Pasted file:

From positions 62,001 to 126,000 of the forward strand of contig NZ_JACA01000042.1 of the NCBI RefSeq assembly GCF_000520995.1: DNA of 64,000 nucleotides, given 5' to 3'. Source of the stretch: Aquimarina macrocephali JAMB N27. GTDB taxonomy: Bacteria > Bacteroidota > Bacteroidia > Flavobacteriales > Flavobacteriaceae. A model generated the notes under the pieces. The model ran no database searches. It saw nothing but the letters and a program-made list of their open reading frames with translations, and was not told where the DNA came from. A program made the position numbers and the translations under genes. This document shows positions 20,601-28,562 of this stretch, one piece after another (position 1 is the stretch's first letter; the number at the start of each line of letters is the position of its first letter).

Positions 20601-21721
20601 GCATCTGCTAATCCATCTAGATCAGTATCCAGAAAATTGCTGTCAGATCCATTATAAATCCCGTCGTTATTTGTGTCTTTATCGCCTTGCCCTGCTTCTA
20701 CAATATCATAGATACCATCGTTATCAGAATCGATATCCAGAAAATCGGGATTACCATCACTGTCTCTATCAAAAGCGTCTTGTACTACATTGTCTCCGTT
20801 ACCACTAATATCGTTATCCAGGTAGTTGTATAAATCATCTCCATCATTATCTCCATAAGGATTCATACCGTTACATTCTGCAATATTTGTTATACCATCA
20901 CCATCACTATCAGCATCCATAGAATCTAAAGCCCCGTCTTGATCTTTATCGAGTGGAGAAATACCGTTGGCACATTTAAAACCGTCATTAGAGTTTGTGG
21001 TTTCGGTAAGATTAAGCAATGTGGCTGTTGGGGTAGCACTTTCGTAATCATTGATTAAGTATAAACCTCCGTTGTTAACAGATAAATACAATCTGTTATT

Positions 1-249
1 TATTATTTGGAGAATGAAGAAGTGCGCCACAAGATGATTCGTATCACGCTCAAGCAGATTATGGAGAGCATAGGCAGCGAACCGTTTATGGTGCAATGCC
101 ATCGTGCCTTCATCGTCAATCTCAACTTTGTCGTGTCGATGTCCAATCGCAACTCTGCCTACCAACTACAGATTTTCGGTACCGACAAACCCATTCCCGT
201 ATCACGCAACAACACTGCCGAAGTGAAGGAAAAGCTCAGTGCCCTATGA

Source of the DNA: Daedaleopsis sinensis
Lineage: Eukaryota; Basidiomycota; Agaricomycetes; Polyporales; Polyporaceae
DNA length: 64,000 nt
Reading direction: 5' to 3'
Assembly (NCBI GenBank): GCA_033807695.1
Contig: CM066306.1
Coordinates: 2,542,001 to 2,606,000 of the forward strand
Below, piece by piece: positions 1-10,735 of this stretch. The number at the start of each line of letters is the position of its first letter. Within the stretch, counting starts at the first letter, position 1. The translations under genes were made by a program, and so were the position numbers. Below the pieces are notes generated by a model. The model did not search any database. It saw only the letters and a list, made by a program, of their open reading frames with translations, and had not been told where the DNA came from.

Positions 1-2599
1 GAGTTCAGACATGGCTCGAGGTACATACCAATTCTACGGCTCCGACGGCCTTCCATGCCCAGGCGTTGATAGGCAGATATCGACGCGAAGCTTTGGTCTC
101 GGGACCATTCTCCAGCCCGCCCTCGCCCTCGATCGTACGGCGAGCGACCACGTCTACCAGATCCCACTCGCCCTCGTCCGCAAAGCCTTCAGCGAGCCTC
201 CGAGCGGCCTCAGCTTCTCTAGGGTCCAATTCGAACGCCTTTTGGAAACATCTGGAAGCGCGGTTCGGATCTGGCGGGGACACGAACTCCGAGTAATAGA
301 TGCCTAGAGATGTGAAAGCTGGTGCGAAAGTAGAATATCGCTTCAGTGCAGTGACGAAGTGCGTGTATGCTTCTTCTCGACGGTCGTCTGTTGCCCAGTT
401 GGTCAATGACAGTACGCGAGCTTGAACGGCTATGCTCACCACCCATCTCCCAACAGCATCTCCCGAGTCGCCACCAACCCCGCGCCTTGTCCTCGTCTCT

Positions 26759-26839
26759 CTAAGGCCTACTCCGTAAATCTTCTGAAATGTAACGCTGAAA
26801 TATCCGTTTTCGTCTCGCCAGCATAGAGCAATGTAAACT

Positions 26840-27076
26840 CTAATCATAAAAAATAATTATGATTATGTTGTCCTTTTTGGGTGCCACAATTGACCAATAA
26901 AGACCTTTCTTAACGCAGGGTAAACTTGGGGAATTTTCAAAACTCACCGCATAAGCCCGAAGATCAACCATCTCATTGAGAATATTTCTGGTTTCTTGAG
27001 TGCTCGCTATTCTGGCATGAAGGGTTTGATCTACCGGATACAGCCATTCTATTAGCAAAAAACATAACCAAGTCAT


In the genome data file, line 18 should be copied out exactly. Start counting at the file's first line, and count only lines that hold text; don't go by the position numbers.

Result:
Coordinates: 2,542,001 to 2,606,000 of the forward strand